Ethics Panel Rules Former New York Gov. Andrew Cuomo  Must Return $5 Million Book Payment

Cuomo released his COVID memoir, American Crisis: Leadership Lessons from the Covid-19 Pandemic, in 2020

andrew cuomo
New York Gov. Andrew Cuomo.

A New York ethics panel has ordered former New York Gov. Andrew Cuomo to return some $5 million in compensation he received for his COVID memoir, American Crisis: Leadership Lessons from the Covid-19 Pandemic.

Bloomberg reports the Joint Commission on Public Ethics voted 11-2 on Tuesday in favor of a resolution requiring the former governor to repay all the compensation he earned from sales of the book within 30 days. The money will be repaid to the state.

Cuomo's attorney Jim McGuire told Bloomberg the ethic panel's actions "appear to be driven by political interests rather than the facts and the law."

"Should they seek to enforce this action, we'll see them in court," his statement added.

American Crisis was received skeptically by many as it was published in October 2020, while the pandemic remained very much underway.

Though the book capitalized on his pandemic-era profile, Cuomo said it was an opportunity for reflection and not a victory lap: "Let's adjust for the re-entry on to the field, because this is not going away," he told NPR.

Cuomo has received criticism, however, for using public resources — including state workers — to write the book. Though the former governor had promised no state resources would be used to create the book, a 2021 legislative investigation found "that book-related assignments were given by superiors and expected to be completed, and the work was not voluntary."

The report continued: "Another senior state official complained in a text message to a colleague that work on the book was compromising the official's ability to work on COVID-related matters."

A spokesperson for Crown Publishing Group at Penguin Random House told The New York Times back in March there were "no plans" to reprint Cuomo's book or publish a paperback edition citing an "ongoing investigation into N.Y.S. reporting of COVID-related fatalities in nursing homes."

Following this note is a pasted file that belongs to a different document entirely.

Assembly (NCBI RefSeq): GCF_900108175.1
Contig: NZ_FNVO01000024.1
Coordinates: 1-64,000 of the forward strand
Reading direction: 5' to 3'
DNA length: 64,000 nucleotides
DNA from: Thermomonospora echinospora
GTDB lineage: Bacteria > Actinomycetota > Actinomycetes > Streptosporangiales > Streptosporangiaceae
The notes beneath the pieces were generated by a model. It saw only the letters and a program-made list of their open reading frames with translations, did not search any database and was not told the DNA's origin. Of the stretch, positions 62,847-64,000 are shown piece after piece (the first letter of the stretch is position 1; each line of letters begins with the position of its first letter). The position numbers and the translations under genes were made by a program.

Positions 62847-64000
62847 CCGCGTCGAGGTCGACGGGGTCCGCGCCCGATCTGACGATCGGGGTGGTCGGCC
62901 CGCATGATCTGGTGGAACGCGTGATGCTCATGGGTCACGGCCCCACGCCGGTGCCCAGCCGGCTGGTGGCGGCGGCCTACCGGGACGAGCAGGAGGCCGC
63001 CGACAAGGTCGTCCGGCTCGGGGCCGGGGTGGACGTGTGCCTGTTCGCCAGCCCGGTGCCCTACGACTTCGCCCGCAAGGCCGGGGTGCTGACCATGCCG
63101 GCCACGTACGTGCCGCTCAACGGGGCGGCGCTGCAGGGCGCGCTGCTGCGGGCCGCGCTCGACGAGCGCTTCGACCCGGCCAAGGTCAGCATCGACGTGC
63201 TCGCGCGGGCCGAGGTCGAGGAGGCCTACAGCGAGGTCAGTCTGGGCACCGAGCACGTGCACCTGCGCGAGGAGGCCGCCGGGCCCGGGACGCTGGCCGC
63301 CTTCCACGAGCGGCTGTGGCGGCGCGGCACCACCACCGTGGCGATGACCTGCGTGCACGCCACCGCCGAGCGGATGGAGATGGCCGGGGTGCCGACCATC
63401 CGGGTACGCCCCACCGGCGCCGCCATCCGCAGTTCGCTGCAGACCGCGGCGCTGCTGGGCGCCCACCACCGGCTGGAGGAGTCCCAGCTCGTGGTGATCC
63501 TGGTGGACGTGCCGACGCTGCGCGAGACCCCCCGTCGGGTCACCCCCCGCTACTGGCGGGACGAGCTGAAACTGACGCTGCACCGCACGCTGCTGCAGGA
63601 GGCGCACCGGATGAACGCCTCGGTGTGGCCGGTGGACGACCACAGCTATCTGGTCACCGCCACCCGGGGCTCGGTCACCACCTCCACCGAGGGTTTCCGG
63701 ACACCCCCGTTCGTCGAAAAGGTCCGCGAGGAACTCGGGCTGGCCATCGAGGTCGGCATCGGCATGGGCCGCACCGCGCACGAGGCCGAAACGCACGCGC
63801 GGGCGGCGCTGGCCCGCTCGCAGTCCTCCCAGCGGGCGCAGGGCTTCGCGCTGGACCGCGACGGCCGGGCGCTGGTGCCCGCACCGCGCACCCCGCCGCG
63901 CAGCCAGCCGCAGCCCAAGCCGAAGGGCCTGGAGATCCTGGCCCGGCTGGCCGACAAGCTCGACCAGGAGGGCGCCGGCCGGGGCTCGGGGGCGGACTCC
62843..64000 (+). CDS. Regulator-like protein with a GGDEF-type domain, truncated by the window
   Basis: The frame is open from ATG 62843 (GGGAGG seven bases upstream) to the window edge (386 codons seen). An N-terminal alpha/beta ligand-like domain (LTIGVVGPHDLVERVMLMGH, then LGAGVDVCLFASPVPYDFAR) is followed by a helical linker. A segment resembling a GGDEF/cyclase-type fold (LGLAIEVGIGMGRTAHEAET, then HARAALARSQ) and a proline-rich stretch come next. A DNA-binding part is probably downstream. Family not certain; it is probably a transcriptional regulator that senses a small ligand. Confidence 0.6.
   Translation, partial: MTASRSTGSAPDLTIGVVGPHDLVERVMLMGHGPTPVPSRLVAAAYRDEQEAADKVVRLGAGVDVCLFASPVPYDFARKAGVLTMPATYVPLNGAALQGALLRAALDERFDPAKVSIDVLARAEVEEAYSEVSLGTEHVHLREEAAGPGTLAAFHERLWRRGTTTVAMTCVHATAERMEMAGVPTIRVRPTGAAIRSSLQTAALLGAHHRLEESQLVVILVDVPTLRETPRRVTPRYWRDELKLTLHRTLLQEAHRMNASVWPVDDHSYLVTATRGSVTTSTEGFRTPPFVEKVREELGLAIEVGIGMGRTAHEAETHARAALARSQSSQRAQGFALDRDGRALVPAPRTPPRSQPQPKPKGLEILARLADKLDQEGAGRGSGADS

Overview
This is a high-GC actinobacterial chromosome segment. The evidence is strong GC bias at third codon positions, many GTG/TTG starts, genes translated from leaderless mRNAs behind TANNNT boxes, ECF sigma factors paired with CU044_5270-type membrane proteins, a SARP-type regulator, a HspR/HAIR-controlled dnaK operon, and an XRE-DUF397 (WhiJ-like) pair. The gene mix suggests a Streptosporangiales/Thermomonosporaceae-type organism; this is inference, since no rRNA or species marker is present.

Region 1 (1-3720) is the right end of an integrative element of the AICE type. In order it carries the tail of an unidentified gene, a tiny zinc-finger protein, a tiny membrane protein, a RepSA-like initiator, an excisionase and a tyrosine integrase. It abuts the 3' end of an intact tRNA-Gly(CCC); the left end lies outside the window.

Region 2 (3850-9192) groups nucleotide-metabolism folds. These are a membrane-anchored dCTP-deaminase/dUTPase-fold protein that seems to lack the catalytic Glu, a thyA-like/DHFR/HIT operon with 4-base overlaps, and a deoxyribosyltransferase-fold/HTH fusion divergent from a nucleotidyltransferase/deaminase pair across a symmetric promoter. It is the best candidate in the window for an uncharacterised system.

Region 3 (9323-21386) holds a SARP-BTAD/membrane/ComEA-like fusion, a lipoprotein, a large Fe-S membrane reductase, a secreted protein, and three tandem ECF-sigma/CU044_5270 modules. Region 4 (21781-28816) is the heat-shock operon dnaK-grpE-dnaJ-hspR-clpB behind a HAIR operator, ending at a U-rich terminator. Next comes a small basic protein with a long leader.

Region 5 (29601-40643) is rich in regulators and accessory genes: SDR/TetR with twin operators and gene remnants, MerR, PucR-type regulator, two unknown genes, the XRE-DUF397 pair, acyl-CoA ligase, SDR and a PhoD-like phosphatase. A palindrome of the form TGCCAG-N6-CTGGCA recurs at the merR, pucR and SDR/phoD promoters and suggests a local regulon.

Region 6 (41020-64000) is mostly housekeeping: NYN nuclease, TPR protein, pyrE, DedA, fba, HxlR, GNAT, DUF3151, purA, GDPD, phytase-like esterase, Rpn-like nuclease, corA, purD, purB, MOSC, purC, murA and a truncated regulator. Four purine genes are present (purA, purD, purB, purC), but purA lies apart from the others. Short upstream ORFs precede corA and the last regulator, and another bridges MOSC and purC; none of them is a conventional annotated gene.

Cuomo resigned as governor of New York in August in the wake of an investigation that found he "sexually harassed multiple women," New York State Letitia James said in a report of the investigation she led.

The investigation determined Cuomo engaged in "unwanted groping, kisses, hugging, and making inappropriate comments" with both current and former New York state employees. She added that the actions "created a hostile work environment for women."

Cuomo has denied allegations that he acted inappropriately, and has said he "never inappropriately touched anybody" but apologized for what he insisted was inadvertent behavior.

In October, Cuomo was charged with forcible touching, a misdemeanor sex crime, in Albany, N.Y., stemming from an alleged incident at the Governor's Executive Mansion on Dec. 7, 2020.

According to a misdemeanor complaint obtained by PEOPLE, Cuomo allegedly "did ... forcibly place his hand under the blouse shirt of the victim" and onto her breast.

Forcible touching is Class A misdemeanor that carries a penalty of up to one year in prison, The New York Times reports.

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